Neil Faulkner looks at the how the unresolved contradictions in English society and the attempt to establish Continental-style absolutism led to the execution of the king, and the establishment of a bourgeois republic.
In Central Europe, in the first half of the 17th century, attempted counter-revolution ended with the mutual ruin of the contending classes. The Habsburg-Catholic juggernaut was halted only after 30 years of war. The effort broke the power of feudal-absolutist Spain, but also wrecked the advanced economy of Germany.
In England, on the other hand, attempted counter-revolution led to the downfall of feudal-absolutism, the execution of the king, and the establishment of a bourgeois republic.
The Reformation in England turned on two major political crises. In the first, during the 1530s, a state-imposed Reformation from above involved a break with the Papacy, royal control of the English Church, and nationalisation of monastic estates (the so-called ‘Dissolution of the Monasteries’).
Most historians focus on the dynastic needs of the Tudor regime. It is true that Henry VIII wanted a divorce so that he could remarry and sire an heir. But two other factors were of equal importance.
First, the Tudor regime rested partly on the support of ‘the middling sort’ of small farmers, traders, and artisans. These were the pioneers of England’s relatively advanced economy, and many were early and enthusiastic converts to the new religion.
Thomas Cromwell (1485-1540), Henry VIII’s chief minister from 1532 to 1540, was from this class and a staunch Protestant. Anne Boleyn, whose marriage to Henry was engineered by Cromwell, was also a Protestant. Henry himself was a religious conservative, but under his son and successor, Edward VI (1547-1553), the English Church was radically reformed.
Second, nationalised monastic land was rapidly sold off or given away. It amounted to the biggest transfer of landownership since the Norman Conquest of 1066. It enlarged and enriched the English gentry, and thereby created a strong base of support in the landowning class for both the Tudor dynasty and the Protestant religion.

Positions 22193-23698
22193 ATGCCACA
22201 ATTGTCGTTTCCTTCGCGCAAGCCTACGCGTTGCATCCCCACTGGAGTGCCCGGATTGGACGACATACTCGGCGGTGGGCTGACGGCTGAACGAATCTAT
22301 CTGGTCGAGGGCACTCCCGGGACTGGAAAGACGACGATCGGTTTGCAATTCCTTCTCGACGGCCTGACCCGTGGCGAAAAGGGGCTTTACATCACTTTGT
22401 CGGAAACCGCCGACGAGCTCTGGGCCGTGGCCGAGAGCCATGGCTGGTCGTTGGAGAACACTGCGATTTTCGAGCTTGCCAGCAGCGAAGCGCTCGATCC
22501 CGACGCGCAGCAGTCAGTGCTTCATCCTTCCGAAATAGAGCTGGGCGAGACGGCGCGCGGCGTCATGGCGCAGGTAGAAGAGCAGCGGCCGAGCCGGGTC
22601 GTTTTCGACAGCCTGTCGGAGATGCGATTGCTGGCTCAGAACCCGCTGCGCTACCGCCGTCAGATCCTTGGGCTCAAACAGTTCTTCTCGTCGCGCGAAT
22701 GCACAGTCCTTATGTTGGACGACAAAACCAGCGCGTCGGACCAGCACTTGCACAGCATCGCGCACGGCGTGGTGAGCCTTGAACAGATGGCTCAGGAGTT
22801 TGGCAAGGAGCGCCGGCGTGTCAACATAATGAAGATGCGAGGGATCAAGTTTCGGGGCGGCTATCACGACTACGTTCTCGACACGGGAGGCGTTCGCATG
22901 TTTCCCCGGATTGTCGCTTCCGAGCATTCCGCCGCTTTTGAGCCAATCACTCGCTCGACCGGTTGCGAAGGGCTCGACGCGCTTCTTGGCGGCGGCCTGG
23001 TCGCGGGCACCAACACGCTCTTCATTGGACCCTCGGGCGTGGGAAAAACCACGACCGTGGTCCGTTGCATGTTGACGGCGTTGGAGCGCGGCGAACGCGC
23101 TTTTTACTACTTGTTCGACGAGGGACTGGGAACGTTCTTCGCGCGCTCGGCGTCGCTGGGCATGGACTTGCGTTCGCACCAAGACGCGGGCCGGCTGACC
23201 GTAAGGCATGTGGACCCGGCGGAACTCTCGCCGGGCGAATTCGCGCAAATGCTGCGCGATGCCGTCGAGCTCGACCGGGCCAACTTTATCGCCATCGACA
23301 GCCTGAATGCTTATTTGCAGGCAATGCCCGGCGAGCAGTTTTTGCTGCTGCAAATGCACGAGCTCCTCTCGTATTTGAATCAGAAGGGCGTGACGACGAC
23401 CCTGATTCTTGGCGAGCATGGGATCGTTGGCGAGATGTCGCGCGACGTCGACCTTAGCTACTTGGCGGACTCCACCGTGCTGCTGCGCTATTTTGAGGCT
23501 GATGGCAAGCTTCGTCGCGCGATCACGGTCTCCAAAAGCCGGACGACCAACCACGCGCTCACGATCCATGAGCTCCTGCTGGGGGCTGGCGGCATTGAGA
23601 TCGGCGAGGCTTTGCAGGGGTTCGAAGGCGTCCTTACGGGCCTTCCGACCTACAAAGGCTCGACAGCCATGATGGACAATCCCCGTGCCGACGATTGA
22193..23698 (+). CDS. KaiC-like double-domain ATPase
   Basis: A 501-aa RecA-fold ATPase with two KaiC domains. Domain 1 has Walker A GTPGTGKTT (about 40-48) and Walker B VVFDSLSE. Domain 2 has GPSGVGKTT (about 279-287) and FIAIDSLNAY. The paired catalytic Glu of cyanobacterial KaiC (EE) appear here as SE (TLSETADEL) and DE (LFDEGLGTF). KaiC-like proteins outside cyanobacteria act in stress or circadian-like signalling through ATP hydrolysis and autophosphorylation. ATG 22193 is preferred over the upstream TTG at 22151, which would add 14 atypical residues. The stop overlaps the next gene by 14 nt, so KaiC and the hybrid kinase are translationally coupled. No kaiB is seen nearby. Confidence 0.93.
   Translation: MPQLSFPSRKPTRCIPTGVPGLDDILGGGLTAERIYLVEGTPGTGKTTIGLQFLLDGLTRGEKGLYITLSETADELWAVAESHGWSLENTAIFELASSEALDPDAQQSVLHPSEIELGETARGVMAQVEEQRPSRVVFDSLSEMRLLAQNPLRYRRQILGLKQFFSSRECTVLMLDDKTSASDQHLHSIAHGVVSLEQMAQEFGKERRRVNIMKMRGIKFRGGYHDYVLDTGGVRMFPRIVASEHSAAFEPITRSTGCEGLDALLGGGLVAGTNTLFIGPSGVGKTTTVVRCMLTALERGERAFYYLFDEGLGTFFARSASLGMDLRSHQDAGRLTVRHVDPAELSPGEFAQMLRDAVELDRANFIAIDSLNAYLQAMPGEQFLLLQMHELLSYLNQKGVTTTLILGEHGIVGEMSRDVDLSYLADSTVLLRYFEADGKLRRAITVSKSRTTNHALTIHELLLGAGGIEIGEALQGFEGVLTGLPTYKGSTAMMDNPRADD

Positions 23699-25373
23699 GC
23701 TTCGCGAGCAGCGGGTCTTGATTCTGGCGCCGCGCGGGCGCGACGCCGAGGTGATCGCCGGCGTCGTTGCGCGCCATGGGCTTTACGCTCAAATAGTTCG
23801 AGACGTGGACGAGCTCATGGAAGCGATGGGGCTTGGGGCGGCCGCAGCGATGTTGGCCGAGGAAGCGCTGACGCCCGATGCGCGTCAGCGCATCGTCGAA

The English Reformation ‘from above’ was therefore a deep-rooted process of religious, political, and social change. That is why attempted Catholic restoration under ‘Bloody Mary’ (1553-1588) was doomed. It is also why the Protestant regime of Elizabeth I (1558-1603) was so popular and resilient. The defeat of the Spanish Armada in 1588 was only the most notable measure of the regime’s strength.
But the old order had not suffered decisive defeat. Regional magnates, especially in the North and the West, often retained great power. Top aristocrats used their positions at Court to secure honorific titles, appointments to high office, grants of land, and business contracts and monopoly rights. Feudal competition, once a matter of military force, now depended on court intrigue.
The Reformation of the 1530s had left the central contradiction in English society unresolved. Indeed, by strengthening the new economy, it caused it to deepen over subsequent decades.
The old aristocracy became increasingly dependent on Court patronage and sought to entrench its privileges. Meantime, the lesser gentry, the yeomanry (rich peasants), the industrialists, and the burghers developed their farms and businesses.
The population of England more than doubled between 1500 and 1650, by which time, one in twelve people were living in towns, and hundreds of thousands were employed in rural industries.
The rural gentry and urban burghers represented in Parliament became increasingly resentful of barriers to enterprise. Royal taxation, customs duties, and trade monopolies seemed designed to enrich idle courtiers.
The early Stuart kings - James I (1603-1625) and Charles I (1625-1649) - who succeeded the Tudors clashed repeatedly with their Parliaments. A turning-point in relations between ‘Court’ and ‘Country’ was reached in 1629, when Charles I dissolved Parliament and attempted henceforward to rule without it.